‘At good hours, green sleeves!‘. I love to literally translate sayings from one language to another, it’s so hilarious!
Of course, this doesn’t make any sense to you because this kind of sayings are not meant to be translated like that, and in some cases, there isn’t even an equivalent in the target language as in this case. Or at least I’ve never heard about anything which expresses the same idea. Don’t hesitate to correct me if I’m wrong! 🙂
So this is how we’re going to do things. I’ll tell you what it means, I’ll give you a few dialog examples and then we’ll see what the origin of this saying is. Shall we start, then?
What does it mean?
You would use this saying when someone comes to you with a piece of information or a solution to a problem when it’s already too late, that is when that information is no longer useful because you can no longer change something or when the problem is already solved.
– No pidas ese plato en el restaurante, no está nada bueno.
[Don’t order that dish in the restaurant, it’s not good at all]
– A buenas horas, mangas verdes. ¡Me lo podías haber dicho antes de ir!
[Too late! You could have told me before going!]
– Te he traído el libro que me pediste la semana pasada.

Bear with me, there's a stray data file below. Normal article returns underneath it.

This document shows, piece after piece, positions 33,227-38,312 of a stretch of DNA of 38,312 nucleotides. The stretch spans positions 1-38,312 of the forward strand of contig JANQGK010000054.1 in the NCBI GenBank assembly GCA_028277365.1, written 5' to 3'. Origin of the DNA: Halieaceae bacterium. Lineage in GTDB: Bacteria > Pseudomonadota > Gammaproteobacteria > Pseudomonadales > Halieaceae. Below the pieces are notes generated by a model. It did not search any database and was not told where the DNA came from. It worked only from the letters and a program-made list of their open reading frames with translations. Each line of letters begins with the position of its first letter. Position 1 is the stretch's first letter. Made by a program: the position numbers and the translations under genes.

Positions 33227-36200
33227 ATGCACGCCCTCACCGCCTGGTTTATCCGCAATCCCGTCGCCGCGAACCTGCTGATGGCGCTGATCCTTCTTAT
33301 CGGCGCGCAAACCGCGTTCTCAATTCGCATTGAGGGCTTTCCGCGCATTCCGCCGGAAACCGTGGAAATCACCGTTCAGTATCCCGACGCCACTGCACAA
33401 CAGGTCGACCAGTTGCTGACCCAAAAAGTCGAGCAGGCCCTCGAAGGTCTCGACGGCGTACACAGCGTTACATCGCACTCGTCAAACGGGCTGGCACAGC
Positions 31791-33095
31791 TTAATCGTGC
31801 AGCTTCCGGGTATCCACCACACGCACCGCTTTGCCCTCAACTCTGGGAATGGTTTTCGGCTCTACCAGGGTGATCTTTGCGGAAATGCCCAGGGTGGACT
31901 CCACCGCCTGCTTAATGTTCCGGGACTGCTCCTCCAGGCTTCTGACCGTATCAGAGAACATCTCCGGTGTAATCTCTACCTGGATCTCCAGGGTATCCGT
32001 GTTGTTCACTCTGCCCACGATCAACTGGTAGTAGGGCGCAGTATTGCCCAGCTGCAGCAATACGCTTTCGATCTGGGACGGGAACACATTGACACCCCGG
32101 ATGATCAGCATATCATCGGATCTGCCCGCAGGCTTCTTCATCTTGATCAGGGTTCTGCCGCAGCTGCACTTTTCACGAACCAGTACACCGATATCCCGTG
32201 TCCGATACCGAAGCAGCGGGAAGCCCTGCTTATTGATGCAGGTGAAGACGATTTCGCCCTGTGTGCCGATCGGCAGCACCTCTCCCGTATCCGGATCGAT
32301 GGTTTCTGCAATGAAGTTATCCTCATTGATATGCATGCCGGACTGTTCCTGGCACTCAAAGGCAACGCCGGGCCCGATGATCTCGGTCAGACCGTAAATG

[I’ve brought you the book you asked for last week]
– A buenas horas, mangas verdes. Como no me habías vuelto a decir nada sobre él ayer fui y me lo compré yo mismo.
[Too late! Since you hadn’t mentioned it again yesterday I went and bought it myself.]
Where does it come from?
There are two theories, although they’re basically the same one.
The first one says that it comes from an old ‘military peacekeeping association of armed individuals’ called ‘La santa hermandad‘, literally ‘the holy brotherhood’ created by Queen Isabella I during the 15th century in Spain.
Its members used to wear a very particular uniform which included green sleeves and so people started to call them just like that, ‘green sleeves’. It was very effective at the beginning of its existence, but after some time it started to decline up to the point where they were known for never arriving on time when needed. Consequently, people coined the phrase ‘A buenas horas, mangas verdes’ [‘Right on time, green sleeves!’].
The ‘second’ theory is more or less the same but instead of to ‘La santa hermandad’ it associates the creation of this saying to ‘La guardia civil‘, ‘the civil guard’ which was founded in Spain during the mid-19th century and is still active today.
Would you like to see any other Spanish sayings explained? Write them down in the comments! 🙂
Disclaimer: I’m not a native English speaker, therefore you might find weird-sounding/looking sentences or downright wrong stuff.